NASA's IMERG estimates hurricane Dorian's rain

In the early hours of Tuesday, September 3, Hurricane Dorian had been stationary over the island of Grand Bahama for 18 hours, most of the time as a category 5 hurricane. Storm-total rain accumulation over parts of Grand ...

Europe's oldest lake traces 1.36 million years of climate

By analysing sediment cores from the bed of Europe's oldest lake, an international team of scientists has created a detailed climate history of the north-central Mediterranean stretching back 1.36 million years—and revealed ...

NASA estimates heavy rainfall in Hurricane Dorian

Hurricane Dorian is packing heavy rain as it moves toward the Bahamas as predicted by NOAA's NHC or National Hurricane Center. NASA analyzed the storm and found heavy rainfall in the storm.

NASA invites students to name Mars 2020 rover

Red rover, red rover, send a name for Mars 2020 right over! NASA is recruiting help from students nationwide to find a name for its next Mars rover mission.

Ancient drop of water rewrites Earth's history

The remains of a microscopic drop of ancient seawater has assisted in rewriting the history of Earth's evolution when it was used to re-establish the time that plate tectonics started on the planet.

Clues on how soils may respond to climate change found

Rock core samples from a period of warming millions of years ago indicate soils contributed to a rapid rise in atmospheric greenhouse gas and suggest modern climate models may overestimate Earth's ability to mitigate future ...

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Eudicots

Eudicots and Eudicotyledons are botanical terms introduced by Doyle & Hotton (1991) to refer to a monophyletic group of flowering plants that had been called tricolpates or non-Magnoliid dicots by previous authors. The term means, literally, "true dicotyledons" as it contains the majority of plants that have been considered dicotyledons and have typical dicotyledonous characters. The term "eudicots" has been widely adopted to refer to one of the two largest clades of angiosperms (constituting over 70% of angiosperm species), monocots being the other. The remaining dicots are sometimes referred to as paleodicots but this term has not been widely adopted as it does not refer to a monophyletic group.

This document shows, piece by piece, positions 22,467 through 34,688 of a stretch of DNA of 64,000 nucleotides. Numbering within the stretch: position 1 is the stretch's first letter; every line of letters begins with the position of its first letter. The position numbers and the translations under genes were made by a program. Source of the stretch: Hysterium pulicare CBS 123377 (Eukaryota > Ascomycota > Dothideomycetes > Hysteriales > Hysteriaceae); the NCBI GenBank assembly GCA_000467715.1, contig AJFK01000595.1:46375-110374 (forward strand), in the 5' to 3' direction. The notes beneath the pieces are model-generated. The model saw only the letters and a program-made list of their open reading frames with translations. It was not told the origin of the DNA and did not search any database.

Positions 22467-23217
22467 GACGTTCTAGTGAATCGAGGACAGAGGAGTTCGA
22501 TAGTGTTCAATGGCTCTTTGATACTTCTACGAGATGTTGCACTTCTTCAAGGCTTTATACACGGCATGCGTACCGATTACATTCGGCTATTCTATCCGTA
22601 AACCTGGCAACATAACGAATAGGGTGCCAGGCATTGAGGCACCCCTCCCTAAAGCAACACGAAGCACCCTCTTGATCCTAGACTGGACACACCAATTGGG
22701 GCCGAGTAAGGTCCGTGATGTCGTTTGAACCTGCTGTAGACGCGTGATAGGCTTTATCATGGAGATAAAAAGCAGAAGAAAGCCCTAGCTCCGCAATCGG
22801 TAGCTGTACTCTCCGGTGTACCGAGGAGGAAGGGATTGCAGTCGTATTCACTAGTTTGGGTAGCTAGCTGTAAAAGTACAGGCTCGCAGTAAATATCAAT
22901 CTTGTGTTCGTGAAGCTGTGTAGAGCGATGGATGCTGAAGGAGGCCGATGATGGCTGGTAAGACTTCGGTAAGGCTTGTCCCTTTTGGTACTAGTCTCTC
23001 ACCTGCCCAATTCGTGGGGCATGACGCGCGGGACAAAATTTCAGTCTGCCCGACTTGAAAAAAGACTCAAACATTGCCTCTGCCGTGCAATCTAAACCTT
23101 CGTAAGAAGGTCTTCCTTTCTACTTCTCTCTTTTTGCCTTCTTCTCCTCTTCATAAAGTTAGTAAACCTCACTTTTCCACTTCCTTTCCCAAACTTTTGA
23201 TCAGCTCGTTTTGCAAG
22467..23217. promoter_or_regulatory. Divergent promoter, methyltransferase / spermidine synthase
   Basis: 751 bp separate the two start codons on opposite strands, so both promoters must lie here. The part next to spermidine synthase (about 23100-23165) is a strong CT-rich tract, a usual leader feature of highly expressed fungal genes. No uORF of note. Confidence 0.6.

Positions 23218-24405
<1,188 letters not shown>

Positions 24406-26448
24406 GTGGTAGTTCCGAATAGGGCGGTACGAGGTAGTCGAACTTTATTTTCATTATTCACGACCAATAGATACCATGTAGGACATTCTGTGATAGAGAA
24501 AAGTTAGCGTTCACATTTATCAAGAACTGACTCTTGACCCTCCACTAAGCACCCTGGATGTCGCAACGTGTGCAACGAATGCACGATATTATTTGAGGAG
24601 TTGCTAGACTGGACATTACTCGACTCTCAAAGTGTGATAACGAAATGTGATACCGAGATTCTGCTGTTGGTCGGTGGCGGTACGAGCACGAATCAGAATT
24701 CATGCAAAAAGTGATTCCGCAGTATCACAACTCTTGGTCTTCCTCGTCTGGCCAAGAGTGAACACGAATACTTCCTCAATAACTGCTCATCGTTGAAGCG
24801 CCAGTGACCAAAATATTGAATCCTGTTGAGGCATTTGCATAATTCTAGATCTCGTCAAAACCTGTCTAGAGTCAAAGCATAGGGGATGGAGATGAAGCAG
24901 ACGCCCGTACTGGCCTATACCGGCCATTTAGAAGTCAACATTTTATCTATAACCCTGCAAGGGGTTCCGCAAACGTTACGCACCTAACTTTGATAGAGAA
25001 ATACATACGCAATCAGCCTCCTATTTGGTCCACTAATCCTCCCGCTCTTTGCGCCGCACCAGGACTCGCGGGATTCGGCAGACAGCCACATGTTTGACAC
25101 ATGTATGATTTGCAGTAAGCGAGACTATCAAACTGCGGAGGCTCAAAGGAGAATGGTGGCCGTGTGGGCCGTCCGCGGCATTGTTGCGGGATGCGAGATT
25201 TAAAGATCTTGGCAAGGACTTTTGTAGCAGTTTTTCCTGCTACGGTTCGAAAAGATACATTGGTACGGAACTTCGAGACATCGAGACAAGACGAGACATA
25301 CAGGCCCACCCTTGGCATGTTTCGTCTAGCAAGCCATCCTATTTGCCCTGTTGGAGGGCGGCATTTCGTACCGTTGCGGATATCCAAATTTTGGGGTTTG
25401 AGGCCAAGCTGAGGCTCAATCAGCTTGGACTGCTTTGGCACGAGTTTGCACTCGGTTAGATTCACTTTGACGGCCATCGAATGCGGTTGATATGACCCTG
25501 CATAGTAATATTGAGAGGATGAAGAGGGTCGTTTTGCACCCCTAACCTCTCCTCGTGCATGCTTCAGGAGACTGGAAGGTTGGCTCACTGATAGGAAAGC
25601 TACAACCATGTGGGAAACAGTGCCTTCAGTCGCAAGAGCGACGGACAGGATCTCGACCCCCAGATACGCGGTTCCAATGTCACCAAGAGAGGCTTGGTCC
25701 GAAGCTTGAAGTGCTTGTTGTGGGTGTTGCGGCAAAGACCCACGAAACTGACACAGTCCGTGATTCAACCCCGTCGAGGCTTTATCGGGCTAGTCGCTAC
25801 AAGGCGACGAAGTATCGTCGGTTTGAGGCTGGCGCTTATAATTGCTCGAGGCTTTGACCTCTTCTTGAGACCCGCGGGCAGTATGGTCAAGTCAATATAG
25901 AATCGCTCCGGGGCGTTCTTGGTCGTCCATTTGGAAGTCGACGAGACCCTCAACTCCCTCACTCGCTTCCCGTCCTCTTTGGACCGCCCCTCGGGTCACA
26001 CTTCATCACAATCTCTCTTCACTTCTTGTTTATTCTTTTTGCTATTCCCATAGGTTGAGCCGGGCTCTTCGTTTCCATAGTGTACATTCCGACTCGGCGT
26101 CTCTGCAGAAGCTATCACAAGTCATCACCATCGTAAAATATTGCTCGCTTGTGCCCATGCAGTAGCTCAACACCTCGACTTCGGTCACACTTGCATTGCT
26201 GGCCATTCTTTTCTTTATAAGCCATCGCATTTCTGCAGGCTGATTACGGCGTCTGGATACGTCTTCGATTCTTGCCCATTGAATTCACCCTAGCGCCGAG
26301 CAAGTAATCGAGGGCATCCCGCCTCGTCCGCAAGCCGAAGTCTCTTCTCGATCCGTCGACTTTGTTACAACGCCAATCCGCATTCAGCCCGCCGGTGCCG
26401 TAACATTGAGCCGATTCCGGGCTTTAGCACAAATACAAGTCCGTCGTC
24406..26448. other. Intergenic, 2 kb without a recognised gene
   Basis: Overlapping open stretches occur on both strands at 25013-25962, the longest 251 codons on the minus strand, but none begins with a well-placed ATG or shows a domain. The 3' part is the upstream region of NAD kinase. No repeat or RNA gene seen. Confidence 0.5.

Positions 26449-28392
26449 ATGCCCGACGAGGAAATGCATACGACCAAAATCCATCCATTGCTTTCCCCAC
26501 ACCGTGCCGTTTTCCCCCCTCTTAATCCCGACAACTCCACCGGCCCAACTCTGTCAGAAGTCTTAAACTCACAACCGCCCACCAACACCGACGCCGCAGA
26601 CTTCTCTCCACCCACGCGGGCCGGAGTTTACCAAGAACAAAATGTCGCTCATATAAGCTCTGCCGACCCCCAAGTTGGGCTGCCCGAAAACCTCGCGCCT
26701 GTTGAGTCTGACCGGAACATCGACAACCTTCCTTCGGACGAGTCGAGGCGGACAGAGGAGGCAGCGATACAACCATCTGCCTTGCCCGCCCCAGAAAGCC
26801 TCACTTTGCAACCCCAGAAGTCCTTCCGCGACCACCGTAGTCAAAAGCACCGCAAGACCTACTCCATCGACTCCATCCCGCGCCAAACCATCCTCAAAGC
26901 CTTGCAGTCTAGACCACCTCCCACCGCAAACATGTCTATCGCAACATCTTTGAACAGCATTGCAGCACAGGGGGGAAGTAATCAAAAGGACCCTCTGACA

A large number of familiar plants are eudicots. A few are forget-me-not, cabbage, apple, dandelion, buttercup, maple and macadamia.

Another name for the eudicots is tricolpates, a name which refers to the structure of the pollen. The group has tricolpate pollen, or forms derived from it. These pollen have three or more pores set in furrows called colpi. In contrast, most of the other seed plants (that is the gymnosperms, the monocots and the paleodicots) produce monosulcate pollen, with a single pore set in a differently oriented groove called the sulcus. The name "tricolpates" is preferred by some botanists in order to avoid confusion with the dicots, a non-monophyletic group (Judd & Olmstead 2004).

The name eudicots (plural) is used in the APG system, of 1998, and APG II system, of 2003, for classification of angiosperms. It is applied to a clade, a monophyletic group, which includes most of the (former) dicotyledons.

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